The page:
Monday, April 04, 2016

Guatemala Lessons for Brazil in the Midst of a Powerful Political Crisis


Guatemala Lessons for Brazil in the Midst of a Powerful Political Crisis

By Julio Severo
Protests against a corrupt president? A population calling for the impeachment of the corrupt president? This is what Brazil is living right now. And this is what Guatemala lived last year.
But there is a huge difference between the presidents of both nations. While Brazilian President Dilma Rousseff was a Marxist terrorist who fought the military rule in Brazil in the 1960s, Guatemalan President Otto Pérez Molina was a general who fought communists in the past. In fact, he was trained for such fight.
Molina was a graduate of the U.S. Army School of the Americas, an institution whose specific goal was to teach “anti-communist counterinsurgency training.” He was also a graduate of the Washington DC-based Inter-American Defense College. He is one of the distinguished alumni of this college.
As a retired general, Molina founded in 2001 the Patriotic Party (Spanish: Partido Patriota, PP), which is conservative and right-wing.
The past political activism of Molina and Rousseff is opposed and antagonistic. She is an atheist with a perfect Marxist history. He is a Catholic with a perfect anti-Marxist history. But their presidencies were equally plagued by massive corruption, and massive protests.
In spite of their irreconcilable ideological differences, they equally suffered protests from contrary political forces. Molina, from left-wing forces; Rousseff, from right-wing forces.
Rousseff may be impeached or deposed in 2016, while Molina, whose opposition wanted to impeach him, resigned due to fraud and corruption in 2015.
But in Guatemala, a corrupt Left was not victorious against a corrupt right-wing president. The Guatemalan Church had been active throughout the process of political crisis, holding prayer meetings, prayer vigils and fasting.
“God put His hand in Guatemala, it’s a miracle what happened,” prayer participant Marco Antonio Ruiz said. “We came together as Church and cried out with one voice. The effectual prayer of a righteous man availeth much. God heard the voice of all those who joined us in prayer.”
After Molina’s resignation, Guatemala held new elections, and Jimmy Morales, who is a conservative evangelical Christian and has studied theology, was elected in an election process equally marked by prayer meetings, prayer vigils and fasting. Morales supports the death penalty and opposes abortion and gay “marriage.”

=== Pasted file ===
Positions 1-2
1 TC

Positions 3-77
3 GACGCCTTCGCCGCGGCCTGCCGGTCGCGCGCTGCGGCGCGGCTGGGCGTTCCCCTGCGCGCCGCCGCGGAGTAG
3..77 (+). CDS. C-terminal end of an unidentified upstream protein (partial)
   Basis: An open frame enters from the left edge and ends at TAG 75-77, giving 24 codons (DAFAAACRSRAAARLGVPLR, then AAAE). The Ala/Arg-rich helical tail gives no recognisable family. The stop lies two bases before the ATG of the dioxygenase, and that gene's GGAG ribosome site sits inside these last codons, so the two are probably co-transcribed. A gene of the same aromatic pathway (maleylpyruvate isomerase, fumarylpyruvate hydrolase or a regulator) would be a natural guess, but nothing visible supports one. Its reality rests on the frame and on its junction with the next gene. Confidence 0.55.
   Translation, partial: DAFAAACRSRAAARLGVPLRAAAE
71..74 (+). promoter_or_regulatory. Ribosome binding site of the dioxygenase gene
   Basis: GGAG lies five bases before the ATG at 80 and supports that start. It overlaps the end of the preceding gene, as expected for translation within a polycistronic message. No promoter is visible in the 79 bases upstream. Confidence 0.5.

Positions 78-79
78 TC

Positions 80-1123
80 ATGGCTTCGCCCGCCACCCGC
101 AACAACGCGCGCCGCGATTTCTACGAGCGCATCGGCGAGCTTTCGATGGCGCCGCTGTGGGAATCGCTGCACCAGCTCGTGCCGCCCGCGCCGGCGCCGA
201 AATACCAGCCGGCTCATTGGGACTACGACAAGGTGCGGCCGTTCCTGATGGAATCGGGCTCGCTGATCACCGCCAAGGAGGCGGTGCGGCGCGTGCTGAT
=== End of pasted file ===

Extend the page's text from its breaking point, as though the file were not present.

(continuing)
About laws promoting these evils, which are plaguing Brazil and especially the U.S., Morales said, “According to my belief, my ideology, I would have to veto such laws. I think in Guatemala we will not have this because of conservative thinking. In case Congress approves such laws, my position would be against them.”
Many Guatemalan Christians believe President Morales is an answer to their prayers. Because of prayer meetings, prayer vigils and fasting, the transition from a corrupt right-wing president to a conservative evangelical president was very peaceful.
Is there a more powerful lesson to Brazil than the Guatemala example in this time of intense Brazilian crisis?
The answer is not in leftist politicians, including Marina Silva.
Many Brazilians see anti-communist Army officials as the only hope for Brazil.
But the ultimate answer is not in them.
The answer is in God, who answers prayers.
Perhaps the Brazilian Church should invite the Guatemalan Church to teach her about prayer meetings, prayer vigils and fasting.
If God gave a real conservative president to Guatemala, what hinders him from giving the same blessing to Brazil?
With information from ChristianHeadLines.
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